Patient Care Alterations After Point-of-Care Laboratory Testing During Critical Care Transport



      Point-of-care laboratory testing (POCT) is associated with a reduced time to testing results and critical decision making within emergency departments. POCT is an essential clinical assessment tool because laboratory data are used to support timely critical decisions regarding acute medical conditions onditions ; however, there is currently limited research to support the use of POCT in the critical care transport environment. Few studies have evaluated the changes in patient care that occur after POCT during critical care transport. This study aims to contribute to the limited data available correlating prehospital POCT and changes in patient care.


      After institutional review board approval, a retrospective review of patients transported by a critical care transport team between October 1, 2013 and September 31, 2015 was completed. During the study period, 11,454 patients were transported, and 632 (5.51%) received POCT testing.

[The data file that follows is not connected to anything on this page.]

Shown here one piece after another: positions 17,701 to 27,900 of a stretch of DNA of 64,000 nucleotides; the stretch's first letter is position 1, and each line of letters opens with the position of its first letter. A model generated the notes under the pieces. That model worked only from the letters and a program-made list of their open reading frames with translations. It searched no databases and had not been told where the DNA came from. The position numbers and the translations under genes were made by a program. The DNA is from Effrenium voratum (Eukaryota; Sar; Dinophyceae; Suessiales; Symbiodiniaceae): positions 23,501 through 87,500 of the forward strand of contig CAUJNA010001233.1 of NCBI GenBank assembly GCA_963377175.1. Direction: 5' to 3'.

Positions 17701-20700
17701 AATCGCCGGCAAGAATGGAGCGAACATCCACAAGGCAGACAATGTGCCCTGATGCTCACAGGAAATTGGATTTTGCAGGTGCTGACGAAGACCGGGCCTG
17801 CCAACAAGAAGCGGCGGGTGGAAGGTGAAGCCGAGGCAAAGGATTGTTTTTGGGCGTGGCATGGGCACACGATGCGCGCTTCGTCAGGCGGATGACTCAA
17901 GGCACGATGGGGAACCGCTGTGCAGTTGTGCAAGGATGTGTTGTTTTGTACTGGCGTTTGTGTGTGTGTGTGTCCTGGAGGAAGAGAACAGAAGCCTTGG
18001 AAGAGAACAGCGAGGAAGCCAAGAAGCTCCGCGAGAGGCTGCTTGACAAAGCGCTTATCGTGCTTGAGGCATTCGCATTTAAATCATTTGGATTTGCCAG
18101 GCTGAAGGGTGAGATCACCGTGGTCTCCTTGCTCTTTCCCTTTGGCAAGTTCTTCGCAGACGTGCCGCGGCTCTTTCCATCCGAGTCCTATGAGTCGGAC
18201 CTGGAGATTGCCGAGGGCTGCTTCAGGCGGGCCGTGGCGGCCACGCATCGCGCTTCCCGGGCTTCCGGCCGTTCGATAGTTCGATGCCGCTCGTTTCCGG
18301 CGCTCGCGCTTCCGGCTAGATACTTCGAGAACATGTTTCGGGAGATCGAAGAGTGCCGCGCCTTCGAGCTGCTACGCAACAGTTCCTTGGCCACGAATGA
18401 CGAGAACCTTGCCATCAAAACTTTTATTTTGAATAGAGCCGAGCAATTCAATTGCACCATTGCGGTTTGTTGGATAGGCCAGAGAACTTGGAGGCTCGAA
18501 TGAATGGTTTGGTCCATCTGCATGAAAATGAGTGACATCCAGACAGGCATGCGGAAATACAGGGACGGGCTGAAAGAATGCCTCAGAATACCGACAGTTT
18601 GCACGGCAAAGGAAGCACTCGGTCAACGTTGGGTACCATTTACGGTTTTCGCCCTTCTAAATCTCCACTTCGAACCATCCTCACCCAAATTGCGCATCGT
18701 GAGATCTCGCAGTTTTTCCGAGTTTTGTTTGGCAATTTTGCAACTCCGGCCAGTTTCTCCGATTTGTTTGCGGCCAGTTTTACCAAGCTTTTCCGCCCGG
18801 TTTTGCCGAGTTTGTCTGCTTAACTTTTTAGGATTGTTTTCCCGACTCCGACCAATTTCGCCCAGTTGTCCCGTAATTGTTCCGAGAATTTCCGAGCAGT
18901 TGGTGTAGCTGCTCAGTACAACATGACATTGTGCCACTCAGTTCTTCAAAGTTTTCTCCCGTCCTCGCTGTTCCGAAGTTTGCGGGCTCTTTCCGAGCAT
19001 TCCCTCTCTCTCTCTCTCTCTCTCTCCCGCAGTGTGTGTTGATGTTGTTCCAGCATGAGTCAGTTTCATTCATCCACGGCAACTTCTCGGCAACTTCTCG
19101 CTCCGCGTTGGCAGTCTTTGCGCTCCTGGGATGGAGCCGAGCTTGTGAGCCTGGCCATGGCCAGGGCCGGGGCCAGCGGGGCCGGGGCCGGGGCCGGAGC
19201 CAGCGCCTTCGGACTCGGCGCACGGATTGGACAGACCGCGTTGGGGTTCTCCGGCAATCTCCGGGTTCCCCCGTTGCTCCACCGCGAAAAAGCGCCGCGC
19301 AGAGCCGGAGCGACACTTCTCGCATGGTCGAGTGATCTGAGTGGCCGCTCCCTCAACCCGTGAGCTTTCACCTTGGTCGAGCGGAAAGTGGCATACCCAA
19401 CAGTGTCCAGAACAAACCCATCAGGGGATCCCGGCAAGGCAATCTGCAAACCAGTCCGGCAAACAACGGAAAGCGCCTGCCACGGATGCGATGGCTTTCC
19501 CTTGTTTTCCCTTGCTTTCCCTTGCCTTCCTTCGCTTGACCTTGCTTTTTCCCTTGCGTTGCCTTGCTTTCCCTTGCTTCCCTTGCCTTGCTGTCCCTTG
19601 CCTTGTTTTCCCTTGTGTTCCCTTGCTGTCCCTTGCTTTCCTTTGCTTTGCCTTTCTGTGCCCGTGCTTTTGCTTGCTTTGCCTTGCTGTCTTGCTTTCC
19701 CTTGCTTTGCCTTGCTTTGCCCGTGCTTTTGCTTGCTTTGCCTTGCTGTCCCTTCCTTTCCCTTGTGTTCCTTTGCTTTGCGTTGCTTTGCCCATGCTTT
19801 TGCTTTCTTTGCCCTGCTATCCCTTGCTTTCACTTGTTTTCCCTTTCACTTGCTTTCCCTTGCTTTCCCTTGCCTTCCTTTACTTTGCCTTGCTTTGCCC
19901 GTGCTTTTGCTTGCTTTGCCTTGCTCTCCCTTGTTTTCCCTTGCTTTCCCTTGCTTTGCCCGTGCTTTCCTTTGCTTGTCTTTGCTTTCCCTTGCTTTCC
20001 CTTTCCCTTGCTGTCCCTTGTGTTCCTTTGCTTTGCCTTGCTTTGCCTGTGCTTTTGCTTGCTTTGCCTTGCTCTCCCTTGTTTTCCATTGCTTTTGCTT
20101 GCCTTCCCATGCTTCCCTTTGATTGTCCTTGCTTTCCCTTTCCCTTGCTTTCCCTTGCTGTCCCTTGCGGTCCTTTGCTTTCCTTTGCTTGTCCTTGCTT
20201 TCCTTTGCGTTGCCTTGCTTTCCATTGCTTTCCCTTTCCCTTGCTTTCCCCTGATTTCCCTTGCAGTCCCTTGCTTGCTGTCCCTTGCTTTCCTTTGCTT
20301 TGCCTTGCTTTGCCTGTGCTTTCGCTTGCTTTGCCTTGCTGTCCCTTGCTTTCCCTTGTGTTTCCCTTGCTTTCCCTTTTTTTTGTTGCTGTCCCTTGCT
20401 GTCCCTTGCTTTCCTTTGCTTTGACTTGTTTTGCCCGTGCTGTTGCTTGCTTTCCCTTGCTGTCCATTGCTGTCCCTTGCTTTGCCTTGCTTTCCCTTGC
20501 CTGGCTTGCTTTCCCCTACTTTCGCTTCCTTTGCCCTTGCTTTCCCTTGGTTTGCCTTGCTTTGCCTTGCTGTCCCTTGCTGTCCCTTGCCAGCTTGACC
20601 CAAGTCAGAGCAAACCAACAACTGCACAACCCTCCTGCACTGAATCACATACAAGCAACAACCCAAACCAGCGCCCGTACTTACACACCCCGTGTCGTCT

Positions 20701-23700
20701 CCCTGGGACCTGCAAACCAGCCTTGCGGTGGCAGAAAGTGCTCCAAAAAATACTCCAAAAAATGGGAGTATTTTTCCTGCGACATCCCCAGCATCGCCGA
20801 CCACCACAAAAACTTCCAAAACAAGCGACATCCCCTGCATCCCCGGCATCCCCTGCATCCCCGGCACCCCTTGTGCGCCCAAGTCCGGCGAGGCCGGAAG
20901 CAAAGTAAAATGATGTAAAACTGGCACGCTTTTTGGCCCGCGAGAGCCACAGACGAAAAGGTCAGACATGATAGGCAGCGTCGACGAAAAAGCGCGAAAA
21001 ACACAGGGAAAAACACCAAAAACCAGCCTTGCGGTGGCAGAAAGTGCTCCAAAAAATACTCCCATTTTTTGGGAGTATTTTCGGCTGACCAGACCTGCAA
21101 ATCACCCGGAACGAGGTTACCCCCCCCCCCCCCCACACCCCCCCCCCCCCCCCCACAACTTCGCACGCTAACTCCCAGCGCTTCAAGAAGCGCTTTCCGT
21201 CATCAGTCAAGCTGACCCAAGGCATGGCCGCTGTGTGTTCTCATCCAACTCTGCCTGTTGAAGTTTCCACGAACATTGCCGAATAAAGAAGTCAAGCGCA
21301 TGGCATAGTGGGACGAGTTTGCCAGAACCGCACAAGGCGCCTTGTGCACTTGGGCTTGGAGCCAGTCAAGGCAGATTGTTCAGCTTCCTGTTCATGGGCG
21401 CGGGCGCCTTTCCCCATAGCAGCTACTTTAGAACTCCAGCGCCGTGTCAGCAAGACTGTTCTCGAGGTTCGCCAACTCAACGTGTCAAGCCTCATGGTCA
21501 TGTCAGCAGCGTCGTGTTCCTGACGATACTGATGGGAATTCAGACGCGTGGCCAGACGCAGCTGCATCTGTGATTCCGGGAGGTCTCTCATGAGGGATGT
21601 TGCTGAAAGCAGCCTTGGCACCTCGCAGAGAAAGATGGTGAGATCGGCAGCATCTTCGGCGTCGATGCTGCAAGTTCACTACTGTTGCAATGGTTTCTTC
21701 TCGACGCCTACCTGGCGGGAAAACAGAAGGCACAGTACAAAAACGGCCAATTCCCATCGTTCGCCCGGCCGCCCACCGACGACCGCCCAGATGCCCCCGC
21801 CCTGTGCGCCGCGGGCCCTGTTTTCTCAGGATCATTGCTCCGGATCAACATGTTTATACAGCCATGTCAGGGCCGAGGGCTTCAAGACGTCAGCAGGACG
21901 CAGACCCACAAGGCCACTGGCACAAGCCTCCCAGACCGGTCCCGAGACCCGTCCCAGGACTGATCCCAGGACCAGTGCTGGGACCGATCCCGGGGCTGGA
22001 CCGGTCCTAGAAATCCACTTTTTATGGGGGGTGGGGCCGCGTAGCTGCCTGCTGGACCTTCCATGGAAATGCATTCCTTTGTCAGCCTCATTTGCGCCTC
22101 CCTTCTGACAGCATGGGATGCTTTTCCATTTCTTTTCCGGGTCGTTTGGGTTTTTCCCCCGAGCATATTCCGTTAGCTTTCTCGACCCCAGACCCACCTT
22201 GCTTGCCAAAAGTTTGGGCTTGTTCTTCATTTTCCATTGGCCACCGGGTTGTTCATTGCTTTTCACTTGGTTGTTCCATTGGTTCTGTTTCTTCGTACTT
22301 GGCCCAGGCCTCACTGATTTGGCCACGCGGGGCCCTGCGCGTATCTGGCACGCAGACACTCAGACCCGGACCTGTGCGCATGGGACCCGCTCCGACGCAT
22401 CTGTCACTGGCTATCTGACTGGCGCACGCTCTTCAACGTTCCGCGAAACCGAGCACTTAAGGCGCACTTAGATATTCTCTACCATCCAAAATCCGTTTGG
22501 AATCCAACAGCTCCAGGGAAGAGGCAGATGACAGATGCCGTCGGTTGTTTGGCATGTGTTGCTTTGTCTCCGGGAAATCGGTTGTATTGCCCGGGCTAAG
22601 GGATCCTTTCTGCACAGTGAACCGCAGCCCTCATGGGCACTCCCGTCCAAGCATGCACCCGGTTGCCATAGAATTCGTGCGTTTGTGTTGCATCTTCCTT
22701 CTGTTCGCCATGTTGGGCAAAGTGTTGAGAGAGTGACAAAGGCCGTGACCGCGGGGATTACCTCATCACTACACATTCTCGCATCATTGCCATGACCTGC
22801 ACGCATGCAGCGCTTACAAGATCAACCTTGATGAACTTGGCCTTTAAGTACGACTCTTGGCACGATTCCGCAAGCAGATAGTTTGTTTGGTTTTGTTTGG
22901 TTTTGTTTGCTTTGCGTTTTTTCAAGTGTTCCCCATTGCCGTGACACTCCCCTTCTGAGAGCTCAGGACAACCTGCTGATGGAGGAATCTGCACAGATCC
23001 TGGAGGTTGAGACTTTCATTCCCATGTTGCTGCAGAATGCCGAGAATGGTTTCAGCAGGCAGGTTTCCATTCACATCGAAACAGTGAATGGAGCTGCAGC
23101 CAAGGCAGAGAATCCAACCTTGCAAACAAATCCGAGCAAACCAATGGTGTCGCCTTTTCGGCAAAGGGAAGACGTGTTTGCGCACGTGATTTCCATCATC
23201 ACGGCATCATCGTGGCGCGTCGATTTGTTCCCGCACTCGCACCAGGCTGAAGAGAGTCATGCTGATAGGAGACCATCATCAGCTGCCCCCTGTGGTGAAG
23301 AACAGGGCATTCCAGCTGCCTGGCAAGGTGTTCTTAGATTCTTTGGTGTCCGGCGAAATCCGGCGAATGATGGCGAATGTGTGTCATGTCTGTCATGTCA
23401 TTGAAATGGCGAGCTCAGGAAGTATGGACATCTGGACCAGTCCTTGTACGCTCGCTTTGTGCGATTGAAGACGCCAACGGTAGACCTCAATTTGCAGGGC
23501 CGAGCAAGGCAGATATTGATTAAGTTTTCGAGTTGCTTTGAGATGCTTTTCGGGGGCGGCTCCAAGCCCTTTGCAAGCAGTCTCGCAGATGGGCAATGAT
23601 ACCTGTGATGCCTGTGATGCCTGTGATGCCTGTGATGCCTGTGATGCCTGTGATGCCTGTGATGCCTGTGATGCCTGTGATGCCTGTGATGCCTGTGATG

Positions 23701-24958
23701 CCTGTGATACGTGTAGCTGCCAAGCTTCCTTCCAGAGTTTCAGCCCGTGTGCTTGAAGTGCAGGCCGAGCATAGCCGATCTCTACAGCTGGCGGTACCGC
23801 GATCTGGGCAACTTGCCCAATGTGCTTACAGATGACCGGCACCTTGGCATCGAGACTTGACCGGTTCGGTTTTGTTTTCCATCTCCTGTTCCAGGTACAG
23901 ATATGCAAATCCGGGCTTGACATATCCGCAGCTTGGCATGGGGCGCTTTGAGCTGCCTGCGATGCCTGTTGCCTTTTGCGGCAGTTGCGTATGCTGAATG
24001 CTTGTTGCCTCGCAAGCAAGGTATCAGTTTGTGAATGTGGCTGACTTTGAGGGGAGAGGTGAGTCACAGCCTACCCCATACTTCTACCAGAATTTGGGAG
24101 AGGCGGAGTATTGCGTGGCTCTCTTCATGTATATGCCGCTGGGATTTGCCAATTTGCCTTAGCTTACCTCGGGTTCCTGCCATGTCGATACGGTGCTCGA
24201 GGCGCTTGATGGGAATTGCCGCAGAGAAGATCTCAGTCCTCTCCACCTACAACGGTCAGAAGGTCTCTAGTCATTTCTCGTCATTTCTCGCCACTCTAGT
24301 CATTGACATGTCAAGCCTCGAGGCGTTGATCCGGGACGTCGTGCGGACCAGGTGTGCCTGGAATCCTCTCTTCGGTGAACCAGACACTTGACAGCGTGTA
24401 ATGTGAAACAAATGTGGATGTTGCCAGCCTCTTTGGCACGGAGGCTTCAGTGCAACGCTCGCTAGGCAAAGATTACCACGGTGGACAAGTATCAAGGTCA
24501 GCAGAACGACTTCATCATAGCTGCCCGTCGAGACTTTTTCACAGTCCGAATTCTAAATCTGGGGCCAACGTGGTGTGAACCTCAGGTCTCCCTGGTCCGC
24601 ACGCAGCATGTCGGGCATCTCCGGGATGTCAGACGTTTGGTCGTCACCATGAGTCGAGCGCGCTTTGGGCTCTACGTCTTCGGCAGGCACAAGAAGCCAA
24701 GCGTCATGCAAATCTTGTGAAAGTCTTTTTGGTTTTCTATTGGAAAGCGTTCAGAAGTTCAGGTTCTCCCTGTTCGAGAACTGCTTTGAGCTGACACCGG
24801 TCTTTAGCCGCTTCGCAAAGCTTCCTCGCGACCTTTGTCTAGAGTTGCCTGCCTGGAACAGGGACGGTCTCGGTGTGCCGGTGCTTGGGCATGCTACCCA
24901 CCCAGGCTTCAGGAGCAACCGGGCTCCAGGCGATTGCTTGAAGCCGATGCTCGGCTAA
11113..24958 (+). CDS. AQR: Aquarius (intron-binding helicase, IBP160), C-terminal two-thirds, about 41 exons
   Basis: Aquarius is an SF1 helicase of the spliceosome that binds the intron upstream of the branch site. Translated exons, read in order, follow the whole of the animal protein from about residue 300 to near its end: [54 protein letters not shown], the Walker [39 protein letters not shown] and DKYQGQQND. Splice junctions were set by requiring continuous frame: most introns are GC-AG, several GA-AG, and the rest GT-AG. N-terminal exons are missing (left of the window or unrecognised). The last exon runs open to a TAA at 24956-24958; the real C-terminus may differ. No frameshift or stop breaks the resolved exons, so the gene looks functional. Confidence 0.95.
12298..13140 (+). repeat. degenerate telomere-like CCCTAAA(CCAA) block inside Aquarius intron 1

Patient care changes were noted in 244 (38.6%) patient tests. The most frequent patient care alterations were ventilator settings (10.9%), electrolyte changes (10.4%), and unit bed upgrades (7.1%). POCT most frequently altered care for patients with post–cardiac arrest syndrome (64.7%), sepsis/septic shock (61.8%), diabetic ketoacidosis (54.5%), or pneumonia (49.3%).


      Patient care alterations occurred in 38.6% of patients undergoing POCT. Patient care was most frequently changed when patients were diagnosed with post–arrest, sepsis/septic shock, diabetic ketoacidosis, and pneumonia.


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